August 14, 2008 |
John McCain's chief foreign policy advisor and the advisor's business partner lobbied the senator or his staff on 49 occasions in a 3 1/2 -year span while being paid hundreds of thousands of dollars by the former Soviet republic of Georgia. The payments raise questions about the intersection of Randy Scheunemann's personal financial interests and his advice to the Republican presidential candidate, who is seizing on Russian aggression in Georgia as a campaign issue. McCain warned Russian leaders Tuesday that their assault in Georgia risks "the benefits they enjoy from being part of the civilized world."
August 24, 2008 |
On inauguration day, a new U.S. president is a demigod, the embodiment of aspirations as vast as they are varied. Over the course of the years that follow, the president inevitably fails to fulfill those lofty hopes. So the cycle begins anew, and Americans look to the next occupant of the Oval Office to undo his predecessor's mistakes and usher in an era of lasting peace and sustained prosperity. This time around, expectations are, if anything, loftier than usual. The youthful and charismatic Sen. Barack Obama casts himself as the standard-bearer of those keenest to fix Washington, redeem America and save the world.
September 19, 2008 |
Some Spaniards are wondering whether John McCain has turned cool toward their prime minister -- or maybe can't remember him -- after confusing comments by the Republican presidential candidate. McCain was asked in an interview in Miami whether as president he would meet with Spanish Prime Minister Jose Luis Rodriguez Zapatero, a socialist who was snubbed by President Bush after he withdrew Spain's troops from Iraq in 2004.
August 20, 2008
Re "Who got Georgia into this?," Opinion, Aug. 14 Rosa Brooks' excellent column points out the connection between Randy Scheunemann, John McCain's foreign policy advisor, and the current hostilities between Russia and Georgia. Scheunemann's lobbying firm is being paid handsomely by Georgia, which obviously expected the U.S. to rescue it when it picked a fight with Russia. I see another, more sinister connection. The U.S. has nothing to gain in Georgia. Our cozying up to Georgia, and McCain's supporting their claim to South Ossetia, are only aimed at provoking Russia.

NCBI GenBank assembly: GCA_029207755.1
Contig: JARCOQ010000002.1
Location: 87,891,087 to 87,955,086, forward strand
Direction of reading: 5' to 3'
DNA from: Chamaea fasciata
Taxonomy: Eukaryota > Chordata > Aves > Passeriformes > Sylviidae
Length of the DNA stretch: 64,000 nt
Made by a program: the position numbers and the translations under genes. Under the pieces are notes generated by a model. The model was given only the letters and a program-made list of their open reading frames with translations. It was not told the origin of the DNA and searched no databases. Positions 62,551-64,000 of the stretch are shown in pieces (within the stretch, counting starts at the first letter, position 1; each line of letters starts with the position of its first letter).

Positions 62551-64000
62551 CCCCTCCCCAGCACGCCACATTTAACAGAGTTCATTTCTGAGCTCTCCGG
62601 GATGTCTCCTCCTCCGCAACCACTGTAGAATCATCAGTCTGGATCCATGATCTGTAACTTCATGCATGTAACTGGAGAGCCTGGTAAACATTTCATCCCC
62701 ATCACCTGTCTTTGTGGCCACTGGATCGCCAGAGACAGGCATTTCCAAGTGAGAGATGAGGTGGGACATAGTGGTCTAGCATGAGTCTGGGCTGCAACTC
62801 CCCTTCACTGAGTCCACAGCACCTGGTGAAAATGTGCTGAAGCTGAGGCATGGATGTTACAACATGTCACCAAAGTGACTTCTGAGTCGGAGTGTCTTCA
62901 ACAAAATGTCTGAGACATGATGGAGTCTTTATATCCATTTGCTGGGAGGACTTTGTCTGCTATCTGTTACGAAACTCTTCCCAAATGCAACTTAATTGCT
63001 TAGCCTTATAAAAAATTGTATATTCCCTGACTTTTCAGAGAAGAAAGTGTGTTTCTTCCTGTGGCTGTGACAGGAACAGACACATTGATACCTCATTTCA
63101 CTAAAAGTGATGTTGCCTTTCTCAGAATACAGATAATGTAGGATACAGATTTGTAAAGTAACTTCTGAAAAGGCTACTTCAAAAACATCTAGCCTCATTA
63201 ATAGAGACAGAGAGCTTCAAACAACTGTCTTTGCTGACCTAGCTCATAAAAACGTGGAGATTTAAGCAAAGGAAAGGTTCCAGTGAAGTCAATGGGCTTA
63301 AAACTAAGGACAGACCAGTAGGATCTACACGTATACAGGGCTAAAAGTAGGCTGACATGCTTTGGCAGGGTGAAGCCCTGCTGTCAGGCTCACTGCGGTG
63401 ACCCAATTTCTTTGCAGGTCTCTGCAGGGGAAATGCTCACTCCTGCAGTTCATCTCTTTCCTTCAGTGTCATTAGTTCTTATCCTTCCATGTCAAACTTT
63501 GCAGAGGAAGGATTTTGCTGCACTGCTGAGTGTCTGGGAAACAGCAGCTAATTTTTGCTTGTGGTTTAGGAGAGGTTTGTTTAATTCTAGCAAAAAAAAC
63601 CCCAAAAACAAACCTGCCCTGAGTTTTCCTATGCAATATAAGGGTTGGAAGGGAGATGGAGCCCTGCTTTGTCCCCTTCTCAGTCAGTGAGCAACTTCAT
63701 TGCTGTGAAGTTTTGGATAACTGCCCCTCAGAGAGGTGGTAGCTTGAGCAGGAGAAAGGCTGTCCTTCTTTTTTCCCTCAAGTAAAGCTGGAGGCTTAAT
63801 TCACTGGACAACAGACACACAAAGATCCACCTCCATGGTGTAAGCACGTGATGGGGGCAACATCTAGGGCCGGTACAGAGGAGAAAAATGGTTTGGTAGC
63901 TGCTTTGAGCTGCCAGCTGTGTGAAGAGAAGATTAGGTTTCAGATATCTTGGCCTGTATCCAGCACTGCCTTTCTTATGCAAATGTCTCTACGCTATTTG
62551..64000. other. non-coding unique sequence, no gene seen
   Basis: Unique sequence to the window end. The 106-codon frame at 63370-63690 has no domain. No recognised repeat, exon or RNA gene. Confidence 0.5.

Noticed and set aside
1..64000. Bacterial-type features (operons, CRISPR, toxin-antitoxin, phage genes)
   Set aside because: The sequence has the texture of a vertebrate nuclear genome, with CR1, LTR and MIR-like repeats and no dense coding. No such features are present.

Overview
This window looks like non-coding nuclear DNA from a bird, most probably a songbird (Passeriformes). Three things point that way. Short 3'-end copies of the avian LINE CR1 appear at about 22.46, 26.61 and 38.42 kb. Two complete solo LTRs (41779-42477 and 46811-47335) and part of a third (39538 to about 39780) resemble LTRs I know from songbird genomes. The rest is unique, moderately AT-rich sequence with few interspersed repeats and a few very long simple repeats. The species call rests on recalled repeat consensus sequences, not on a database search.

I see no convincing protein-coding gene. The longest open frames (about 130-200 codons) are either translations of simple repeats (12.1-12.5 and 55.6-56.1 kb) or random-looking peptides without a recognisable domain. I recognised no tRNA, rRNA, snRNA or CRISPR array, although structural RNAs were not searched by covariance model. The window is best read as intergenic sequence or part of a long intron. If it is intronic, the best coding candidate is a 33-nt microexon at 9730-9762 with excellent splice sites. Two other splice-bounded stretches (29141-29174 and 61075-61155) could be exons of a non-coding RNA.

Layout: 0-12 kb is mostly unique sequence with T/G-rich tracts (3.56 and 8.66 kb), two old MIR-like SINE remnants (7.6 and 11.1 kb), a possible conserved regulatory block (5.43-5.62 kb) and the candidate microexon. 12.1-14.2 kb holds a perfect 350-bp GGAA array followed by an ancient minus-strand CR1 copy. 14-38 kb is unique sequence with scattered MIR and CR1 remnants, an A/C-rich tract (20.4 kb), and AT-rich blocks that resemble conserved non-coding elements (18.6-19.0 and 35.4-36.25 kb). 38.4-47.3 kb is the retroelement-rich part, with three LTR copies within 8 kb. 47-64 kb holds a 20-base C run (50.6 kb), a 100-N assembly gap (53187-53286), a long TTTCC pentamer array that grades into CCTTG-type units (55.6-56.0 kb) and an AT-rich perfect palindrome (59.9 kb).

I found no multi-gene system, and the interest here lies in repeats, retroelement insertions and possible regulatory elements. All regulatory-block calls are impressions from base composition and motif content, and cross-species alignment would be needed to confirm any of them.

July 17, 2008 |
The Bush administration's decision to abandon a long-held policy and meet with a top Iranian official on Tehran's nuclear program has intensified the political debate in Washington about how best to deal with America's adversaries. The White House decision was hailed Wednesday by Barack Obama, the presumed Democratic presidential nominee, who has criticized Republican rival John McCain and President Bush for spurning high-level talks with Iran in the past. Obama said the United States should "stay involved with the full strength of our diplomacy.
August 14, 2008 |
The Georgians have now been punished enough, declared Russian President Dmitry Medvedev on Tuesday. Or maybe not. At press time, Russian tanks were reportedly rolling through the Georgian city of Gori, in violation of a cease-fire agreement. So there could be more punishment in store for the Georgians, who were stupid enough to imagine that if they picked a fight with Russia over the disputed region of South Ossetia, Uncle Sam would come riding to their rescue. Puh-lease.